The 2005 Sun Devil baseball team begins what should be another exciting season this Friday with a…
Local Baseball Phenom Signs with ASU
Davis, who won the state's 4A Championship the last two years, stated that he has been recruited by the Sun Devils since his freshman year. "They stuck with me through the good times and bad times," he recalled. Bad times may be too strong of a description for a player that has a mile long list of accolades, but he admits that: "They've been slumps here and there (smile). I'm lucky to have family and friends that always supported me."
One of his major supporters was naturally his father Ron, who played 481 games in the majors for the likes of the Yankees, Twins, Dodgers, Giants, and Cubs. "My dad wanted me to go to ASU so he could watch my games," Davis remarked. "I wouldn't be the baseball player I am without my dad. Whenever I have trouble with something, he tells me what to do and he gets me through it." When asked about possibly following in his father's footsteps, the All-American exhibited a great deal of humility. "I haven't gotten to his level yet," he said. "It's gonna be tough. But it's something to look forward to. Hopefully I can get as far as he did, and have the career he had. I'm off to a good start..."
Davis lists mental focus as one of his strengths. On that same token, he says that success has never consumed or adversely affected him. "My friends make sure it doesn't get to my head (smile)," he quipped. "I'm a pretty humble. I don't talk much baseball with my friends."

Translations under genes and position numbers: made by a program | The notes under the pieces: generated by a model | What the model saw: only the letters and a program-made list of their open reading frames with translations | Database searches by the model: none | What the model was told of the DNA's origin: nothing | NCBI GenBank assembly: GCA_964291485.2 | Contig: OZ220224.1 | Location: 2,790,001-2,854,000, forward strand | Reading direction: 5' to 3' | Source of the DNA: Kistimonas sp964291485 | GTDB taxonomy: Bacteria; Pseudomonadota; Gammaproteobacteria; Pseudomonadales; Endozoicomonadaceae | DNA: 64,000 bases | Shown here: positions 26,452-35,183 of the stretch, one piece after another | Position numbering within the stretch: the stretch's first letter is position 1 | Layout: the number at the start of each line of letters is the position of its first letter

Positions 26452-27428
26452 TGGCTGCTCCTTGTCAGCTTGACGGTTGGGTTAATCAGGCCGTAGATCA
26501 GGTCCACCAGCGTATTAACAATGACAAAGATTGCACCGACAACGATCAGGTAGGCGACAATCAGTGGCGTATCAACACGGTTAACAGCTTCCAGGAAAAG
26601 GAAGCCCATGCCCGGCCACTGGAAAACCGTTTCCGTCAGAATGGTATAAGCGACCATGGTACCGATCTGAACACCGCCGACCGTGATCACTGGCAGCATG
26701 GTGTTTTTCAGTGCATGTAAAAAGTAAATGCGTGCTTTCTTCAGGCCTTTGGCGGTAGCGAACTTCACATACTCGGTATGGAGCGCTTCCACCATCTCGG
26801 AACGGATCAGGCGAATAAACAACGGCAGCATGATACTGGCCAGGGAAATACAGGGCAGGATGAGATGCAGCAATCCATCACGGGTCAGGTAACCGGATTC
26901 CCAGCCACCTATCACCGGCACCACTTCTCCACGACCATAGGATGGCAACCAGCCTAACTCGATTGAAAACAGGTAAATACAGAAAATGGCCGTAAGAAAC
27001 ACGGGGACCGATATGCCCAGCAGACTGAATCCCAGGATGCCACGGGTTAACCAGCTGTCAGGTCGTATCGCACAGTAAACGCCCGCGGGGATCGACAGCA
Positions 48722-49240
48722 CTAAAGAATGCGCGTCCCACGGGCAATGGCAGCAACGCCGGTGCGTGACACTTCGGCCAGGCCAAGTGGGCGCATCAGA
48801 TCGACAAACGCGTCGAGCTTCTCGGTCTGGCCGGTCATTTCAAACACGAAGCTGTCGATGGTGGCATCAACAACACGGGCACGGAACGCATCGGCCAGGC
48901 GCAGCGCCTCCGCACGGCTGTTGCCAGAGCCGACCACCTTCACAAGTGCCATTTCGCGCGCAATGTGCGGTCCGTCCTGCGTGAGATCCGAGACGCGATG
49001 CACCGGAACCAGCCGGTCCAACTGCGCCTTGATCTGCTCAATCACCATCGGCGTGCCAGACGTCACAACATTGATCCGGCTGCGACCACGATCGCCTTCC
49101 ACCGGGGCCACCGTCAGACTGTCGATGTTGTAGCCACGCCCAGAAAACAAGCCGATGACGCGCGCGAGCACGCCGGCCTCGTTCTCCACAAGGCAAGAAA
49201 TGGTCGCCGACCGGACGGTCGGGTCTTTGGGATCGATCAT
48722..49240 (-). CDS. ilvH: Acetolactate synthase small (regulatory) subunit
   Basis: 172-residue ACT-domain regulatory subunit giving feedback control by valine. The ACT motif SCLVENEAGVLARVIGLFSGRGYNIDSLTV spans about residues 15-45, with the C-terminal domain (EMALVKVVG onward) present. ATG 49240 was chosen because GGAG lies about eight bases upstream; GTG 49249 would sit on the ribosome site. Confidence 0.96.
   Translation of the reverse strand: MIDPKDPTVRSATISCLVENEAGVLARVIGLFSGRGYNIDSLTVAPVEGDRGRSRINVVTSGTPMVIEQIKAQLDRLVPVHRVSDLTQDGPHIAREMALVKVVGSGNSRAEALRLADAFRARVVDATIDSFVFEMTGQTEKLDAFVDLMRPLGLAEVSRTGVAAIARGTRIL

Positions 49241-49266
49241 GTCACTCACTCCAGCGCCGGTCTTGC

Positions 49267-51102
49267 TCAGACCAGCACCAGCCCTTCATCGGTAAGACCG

The ASU signee indicated that the coaches do want to play him to play both pitcher and a first baseman, a task which he's confident he can handle. Davis, who hit .425 as a junior, lists his fastball, clocked at its peak at 91mph as his best pitch, ahead of his changeup, and slider.
Now that recruiting has come to an end, Davis, who reportedly is fully qualified, will embrace the less hectic lifestyle. "It does take a load of your chest," he said. "Talking to coaches everyday, getting letters, filling out forms…now I know I don't have to do that anymore. Now I have more time to think about what I need to do to have a good senior season."
While the pitcher and first baseman may breathe a sigh of relief, the Sun Devils aren't likely to do the same until Davis bypasses the chance to embark on a professional career and forgo college. "If that happens it happens," he said. "I'm concentrating on my senior season. I haven't thought about what round do I need to get picked to not play in college. I'm not really looking forward to that."
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